The Michael Russell Oration is an established annual event, delivered to honour the work and memory of Professor Michael Russell, a pioneer in the study of smoking behaviour, clinical interventions and public policy action. Ronald W. Dworkin, M.D., Ph.D. delivered this year’s oration at the Global Forum for Nicotine (GFN), in Poland, on the subject of “Interests and Ideology in Harm Reduction”.
GFN organisers describe Michael Russell as the person who did most to lay the foundations for tobacco harm reduction and welcomed Dr. Dworkin to Warsaw; a practising anaesthesiologist, with a doctorate in political philosophy and a lecturer on the George Washington University Honours Program.
Dame Sally Davies, the current chief medical officer for England, has indulged herself in fantastical alarmist hysteria about the dangers of vaping. Although she has decided to quit her post in September, her unscientific comments about electronic cigarettes (telling MPs to ban it in public) make her totally unfit for the position anyway. Davies will be replaced by Professor Chris Whitty.
Davies appeared before the House of Commons Science and Technology Committee to discuss the roll-out of the 5G mobile phone network. While there, she also vented about vaping.
Fears expressed by Chief Medical Officer Sally Davies in our other article today have been dismissed by latest research from Action on Smoking and Health (ASH). In Britain, young people vape just to give it a try, not because they think it’s “cool”. Despite this, the British Medical Association still thinks strict legislation is the way forward.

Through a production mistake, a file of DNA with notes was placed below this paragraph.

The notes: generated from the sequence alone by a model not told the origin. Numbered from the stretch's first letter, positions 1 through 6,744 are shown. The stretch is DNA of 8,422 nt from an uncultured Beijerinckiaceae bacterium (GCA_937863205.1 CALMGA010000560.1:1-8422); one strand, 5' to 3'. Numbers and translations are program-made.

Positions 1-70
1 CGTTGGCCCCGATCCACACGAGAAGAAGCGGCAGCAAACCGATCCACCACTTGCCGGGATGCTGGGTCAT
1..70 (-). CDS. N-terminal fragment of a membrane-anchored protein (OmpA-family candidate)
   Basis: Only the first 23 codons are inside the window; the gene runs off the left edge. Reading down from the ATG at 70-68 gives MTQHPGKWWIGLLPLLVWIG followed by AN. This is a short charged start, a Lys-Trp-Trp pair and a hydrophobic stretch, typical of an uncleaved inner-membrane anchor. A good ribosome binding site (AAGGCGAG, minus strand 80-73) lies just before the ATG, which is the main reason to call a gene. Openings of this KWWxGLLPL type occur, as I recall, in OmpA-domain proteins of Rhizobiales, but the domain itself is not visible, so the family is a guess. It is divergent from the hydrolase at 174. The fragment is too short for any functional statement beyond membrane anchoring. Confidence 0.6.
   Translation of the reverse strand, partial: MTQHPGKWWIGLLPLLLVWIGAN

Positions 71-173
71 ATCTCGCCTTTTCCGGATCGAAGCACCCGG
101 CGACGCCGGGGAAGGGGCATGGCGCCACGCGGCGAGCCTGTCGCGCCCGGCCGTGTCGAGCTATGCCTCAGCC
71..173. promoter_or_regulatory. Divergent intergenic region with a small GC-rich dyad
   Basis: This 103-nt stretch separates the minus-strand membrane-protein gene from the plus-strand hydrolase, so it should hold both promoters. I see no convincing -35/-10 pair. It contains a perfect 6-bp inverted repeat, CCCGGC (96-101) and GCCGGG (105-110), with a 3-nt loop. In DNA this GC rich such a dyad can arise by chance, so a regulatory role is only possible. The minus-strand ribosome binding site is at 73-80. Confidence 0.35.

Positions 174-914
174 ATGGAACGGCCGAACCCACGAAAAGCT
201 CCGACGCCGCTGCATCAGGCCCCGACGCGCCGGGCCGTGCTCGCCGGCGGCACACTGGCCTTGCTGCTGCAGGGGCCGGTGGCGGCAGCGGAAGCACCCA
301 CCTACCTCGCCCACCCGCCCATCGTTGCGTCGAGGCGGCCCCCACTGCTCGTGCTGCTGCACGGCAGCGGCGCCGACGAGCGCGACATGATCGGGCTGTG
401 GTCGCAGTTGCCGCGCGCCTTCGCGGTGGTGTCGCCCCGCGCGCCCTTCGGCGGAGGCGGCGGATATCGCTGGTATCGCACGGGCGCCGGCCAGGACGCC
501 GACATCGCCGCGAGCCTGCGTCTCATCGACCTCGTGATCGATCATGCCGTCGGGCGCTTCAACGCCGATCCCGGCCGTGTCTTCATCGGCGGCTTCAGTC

The new research shows vaping remains uncommon among young people, and young people vape mainly just to give it a try (52%) not because they think it looks cool (1%).
Embracing harm reduction but fail to avail safer products to the African market?
Joseph Magero, Medium
According to the tobacco atlas, about 77 million Africans continue to smoke, even after one of the most intense public health campaigns in history, tobacco control. Each year some 500,000 smokers die from smoking-related diseases, including lung and other cancers, cardiovascular disorders and pulmonary diseases. With a rapidly growing young population and rising prosperity, sadly, in many African countries the number of smokers is expected to soar. Perhaps one of the highest increases (at least in number terms) will be in Nigeria, where the number of smokers is expected to double from about 7,358,700 to roughly 16,868,400 by 2025.